Usually the second cup of coffee cleared my head but not this morning.
I had grit in my eyes and my mouth felt like I'd been gargling with bleach.
I thought back to last night. Tossing and turning in sheets made of sandpaper as the neon cast gruesome shadows across the linoleum.
And still I see that damned pirate image. What did it mean?
They started turning up last week. USB drives that some clown had fashioned to look like death. And they were death.
We'd been lucky so far. First they'd just upset the dames in accounts with pictures that would shame a sailor. Now we were losing data.
Everyone had orders from above not to touch the cursed things, but nobody was listening.
And now my job was on the line - I'd been called upstairs to see K-B.
...Old KB loomed over me like a sweaty thunderstorm with braces. His cigar ash drifting around my shoulders, turning to snow in the harsh light of the angle-poise lamp.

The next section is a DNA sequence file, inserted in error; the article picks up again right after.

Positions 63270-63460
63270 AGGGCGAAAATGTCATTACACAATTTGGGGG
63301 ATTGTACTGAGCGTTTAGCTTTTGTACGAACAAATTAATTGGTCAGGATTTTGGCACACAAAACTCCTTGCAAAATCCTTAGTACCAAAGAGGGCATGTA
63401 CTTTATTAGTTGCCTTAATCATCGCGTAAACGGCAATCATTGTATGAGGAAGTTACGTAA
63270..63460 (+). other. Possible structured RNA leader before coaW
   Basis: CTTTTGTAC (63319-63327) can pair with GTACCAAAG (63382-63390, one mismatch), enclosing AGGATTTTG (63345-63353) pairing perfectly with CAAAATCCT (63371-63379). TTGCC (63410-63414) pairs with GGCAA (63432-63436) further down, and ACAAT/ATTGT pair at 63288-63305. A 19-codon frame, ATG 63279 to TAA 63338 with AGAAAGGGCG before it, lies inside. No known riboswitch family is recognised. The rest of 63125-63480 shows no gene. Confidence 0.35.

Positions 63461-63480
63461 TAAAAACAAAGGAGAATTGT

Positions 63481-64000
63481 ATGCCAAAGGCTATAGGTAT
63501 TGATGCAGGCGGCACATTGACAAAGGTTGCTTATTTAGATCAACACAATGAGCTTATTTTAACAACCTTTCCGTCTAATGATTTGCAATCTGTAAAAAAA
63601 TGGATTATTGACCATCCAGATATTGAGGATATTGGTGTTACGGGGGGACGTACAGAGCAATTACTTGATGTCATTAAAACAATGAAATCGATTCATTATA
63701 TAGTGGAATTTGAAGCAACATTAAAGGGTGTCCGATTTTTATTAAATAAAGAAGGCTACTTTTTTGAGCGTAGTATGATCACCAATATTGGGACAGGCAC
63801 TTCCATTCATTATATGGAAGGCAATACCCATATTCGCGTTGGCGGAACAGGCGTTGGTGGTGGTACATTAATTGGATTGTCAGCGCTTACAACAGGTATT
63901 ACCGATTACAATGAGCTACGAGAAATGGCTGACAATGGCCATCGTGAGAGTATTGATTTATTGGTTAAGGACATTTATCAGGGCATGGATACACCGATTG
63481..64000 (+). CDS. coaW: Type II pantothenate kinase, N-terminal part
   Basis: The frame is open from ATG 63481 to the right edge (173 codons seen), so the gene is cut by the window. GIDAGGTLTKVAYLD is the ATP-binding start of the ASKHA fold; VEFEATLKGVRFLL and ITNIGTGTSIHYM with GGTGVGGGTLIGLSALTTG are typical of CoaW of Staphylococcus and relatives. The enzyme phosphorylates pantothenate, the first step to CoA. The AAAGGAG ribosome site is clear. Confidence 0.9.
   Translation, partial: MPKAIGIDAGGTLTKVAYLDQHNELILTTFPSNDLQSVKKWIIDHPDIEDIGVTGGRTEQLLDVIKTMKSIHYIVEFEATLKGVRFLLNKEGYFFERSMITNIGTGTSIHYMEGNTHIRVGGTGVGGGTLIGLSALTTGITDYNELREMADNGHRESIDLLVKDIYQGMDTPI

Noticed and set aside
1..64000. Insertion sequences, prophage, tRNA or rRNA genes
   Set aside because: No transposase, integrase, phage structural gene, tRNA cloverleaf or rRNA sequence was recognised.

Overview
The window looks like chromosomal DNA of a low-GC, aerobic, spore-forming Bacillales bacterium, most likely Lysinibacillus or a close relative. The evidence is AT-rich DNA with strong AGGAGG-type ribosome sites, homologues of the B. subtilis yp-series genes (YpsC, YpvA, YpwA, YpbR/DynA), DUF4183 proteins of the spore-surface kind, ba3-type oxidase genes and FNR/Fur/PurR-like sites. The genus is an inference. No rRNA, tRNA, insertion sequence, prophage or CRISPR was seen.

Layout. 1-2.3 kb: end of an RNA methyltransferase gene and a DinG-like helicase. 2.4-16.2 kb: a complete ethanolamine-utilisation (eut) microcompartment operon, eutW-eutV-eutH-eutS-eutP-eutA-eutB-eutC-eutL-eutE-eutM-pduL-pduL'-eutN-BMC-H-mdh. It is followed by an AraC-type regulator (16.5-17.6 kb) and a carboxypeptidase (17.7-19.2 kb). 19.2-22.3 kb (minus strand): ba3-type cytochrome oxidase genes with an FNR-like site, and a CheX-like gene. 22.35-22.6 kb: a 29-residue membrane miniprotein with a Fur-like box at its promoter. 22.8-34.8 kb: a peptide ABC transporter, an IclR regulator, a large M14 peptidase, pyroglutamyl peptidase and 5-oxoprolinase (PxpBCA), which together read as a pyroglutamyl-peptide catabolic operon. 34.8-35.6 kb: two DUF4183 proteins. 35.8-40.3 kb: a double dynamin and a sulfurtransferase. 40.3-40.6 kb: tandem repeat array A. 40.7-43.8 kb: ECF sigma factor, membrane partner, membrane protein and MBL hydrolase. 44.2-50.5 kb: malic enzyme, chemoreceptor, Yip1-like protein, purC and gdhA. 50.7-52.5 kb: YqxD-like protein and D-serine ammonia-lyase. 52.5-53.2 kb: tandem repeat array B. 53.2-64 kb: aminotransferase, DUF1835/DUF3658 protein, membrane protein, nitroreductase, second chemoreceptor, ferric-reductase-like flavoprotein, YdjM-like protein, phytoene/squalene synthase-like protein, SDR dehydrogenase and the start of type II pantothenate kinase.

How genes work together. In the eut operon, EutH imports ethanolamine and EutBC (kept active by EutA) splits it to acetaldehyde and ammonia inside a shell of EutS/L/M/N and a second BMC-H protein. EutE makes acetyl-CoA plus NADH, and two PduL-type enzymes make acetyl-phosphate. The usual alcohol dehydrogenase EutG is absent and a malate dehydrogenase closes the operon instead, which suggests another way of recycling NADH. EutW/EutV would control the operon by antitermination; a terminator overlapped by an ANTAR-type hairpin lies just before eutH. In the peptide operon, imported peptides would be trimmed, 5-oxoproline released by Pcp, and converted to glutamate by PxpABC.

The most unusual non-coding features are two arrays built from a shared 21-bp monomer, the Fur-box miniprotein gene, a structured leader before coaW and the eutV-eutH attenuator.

"Don't you check what's being loaded? What's the point of your being here!"
"I can't be everywhere," I stammered. Then I drifted away, a protection mechanism left over from my days at the orphanage.
Something clicked, something he said... Check... Point. Then I had it. Check Point!
Check Point Media Encryption and Port Protection, a key part of their Endpoint Suite that meant I could automatically allow or deny individual USB devices for use on the network, right down to the user level, with full Active Directory integration.
It was the perfect solution. I'd call them right away, assuming I got out of there alive. I glanced hopefully at the huge oak door.
But Old KB was just getting going, working himself into a frenzy of spit and cigar smoke, his fists balled, eyes bulging, his face red with fury.
Looking desperately round the office, I saw something familiar glint in his USB port.
"Hang on a minute!" I said. "Isn't that a skull, Mr Kross-Boanes?"